3 March 2022
Biden His Time?
State of the nation.
By J R Thomas
Events in eastern Europe contain elements of embarrassment for both US Presidents: the one in occupation of the White House who has a closer identification with Ukraine than he may feel entirely comfortable with; and the rightful US President in Florida (that’s what he says he is) who has said more than once how much he admires the President of Russia.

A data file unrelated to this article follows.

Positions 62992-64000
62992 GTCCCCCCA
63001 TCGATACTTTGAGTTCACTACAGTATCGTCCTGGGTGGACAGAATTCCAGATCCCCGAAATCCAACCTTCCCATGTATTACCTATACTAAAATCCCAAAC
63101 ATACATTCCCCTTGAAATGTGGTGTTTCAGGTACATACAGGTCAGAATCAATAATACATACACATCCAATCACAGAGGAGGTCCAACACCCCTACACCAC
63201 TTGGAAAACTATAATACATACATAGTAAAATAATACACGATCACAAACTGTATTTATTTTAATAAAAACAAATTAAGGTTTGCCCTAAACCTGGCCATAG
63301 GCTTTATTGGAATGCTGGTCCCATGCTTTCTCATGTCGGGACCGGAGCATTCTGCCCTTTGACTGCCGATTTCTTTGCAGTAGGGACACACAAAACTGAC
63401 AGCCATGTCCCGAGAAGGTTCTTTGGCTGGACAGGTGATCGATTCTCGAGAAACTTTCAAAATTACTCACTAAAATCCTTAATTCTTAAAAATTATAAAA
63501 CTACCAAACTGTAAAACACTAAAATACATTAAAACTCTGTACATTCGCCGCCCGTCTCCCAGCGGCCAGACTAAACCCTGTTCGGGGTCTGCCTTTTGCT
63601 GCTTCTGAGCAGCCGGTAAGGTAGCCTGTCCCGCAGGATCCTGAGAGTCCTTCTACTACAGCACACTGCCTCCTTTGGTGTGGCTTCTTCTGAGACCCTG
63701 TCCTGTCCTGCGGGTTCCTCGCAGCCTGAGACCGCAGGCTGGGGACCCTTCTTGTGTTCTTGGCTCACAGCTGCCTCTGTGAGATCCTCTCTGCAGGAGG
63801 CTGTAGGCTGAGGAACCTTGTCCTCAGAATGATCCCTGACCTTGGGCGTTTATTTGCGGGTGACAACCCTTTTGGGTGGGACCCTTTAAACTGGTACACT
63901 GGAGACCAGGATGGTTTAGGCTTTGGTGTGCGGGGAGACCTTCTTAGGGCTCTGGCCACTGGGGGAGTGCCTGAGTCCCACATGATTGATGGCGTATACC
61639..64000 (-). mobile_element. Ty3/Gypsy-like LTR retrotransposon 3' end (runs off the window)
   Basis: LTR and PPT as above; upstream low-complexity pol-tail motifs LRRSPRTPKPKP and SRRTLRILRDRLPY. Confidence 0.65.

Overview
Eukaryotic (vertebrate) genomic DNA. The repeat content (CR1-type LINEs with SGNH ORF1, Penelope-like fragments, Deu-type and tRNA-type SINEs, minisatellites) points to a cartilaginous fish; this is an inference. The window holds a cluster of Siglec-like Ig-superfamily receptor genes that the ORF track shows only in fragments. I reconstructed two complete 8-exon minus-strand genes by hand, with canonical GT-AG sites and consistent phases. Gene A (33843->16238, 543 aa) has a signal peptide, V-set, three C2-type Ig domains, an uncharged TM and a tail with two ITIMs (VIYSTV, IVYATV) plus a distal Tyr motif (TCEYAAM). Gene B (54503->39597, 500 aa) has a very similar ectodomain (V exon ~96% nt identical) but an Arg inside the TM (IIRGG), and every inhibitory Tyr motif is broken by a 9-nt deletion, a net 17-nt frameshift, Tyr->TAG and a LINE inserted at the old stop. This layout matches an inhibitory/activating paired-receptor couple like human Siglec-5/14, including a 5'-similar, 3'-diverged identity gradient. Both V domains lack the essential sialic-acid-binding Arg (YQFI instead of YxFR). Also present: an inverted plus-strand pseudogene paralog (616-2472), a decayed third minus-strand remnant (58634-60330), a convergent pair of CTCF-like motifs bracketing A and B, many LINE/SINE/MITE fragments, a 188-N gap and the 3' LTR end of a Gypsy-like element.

Mr Biden of course suffered embarrassment some years ago when his son Hunter, a lawyer, was given highly remunerative employment in a Ukrainian oil and gas company, not an area of previous expertise for him. This resulted in then Vice President Biden being accused of various financial jiggery pokeries to protect his son. Most of this is, as they say in the Scottish courts, not proven. Mr Trump was also accused of goings-on in Moscow, involving building permits and young ladies; also not proven. But Mr Trump has had the habit of praising President Putin as highly competent and “smart”; indeed, he repeated this on Saturday. There is nothing wrong with praising the sagacity of bad guys of course (as there is nothing wrong with taking well-paying jobs overseas); it shows you understand the strengths of an opponent. But it is liable to be used against you. As are overseas earnings of your son. Now both have become weapons in the black propaganda war underway. The Donald is used to getting a good kicking in the media, but less so Joe, who might be astonished (though we doubt he reads it) to find The Guardian fiercely on Hunter’s case about non-payment of tax on those Ukrainian earnings. None of this matters much compared with the perilous situation in eastern Europe, except for one thing; at a time when American politicians should be rallying the public and supporting their leader (we mean Joe Biden, not you Donald) they both appear a little distracted, perhaps by the sound of skeletons rattling in cupboards. Joe has been somewhat reserved in his condemnation of the Russian invasion of Ukraine; he has criticised it, he is introducing sanctions, he is critical of Mr Putin; but it is all a bit subdued and lacks conviction. Yet, and here we must perhaps sound unpleasantly cynical, war is a good rallying point for politicians whose home popularity is not great; look at the reputational recovery of Boris Johnson in the UK and Chancellor Olaf Scholz of Germany (forget M. Macron for a while, that journey to Moscow was as unfortunate as Napoleon’s). And when the war constitutes a villainous bad guy attacking a much weaker good guy, western politicians have a rare opportunity to do the right thing and make political capital out of it without shame.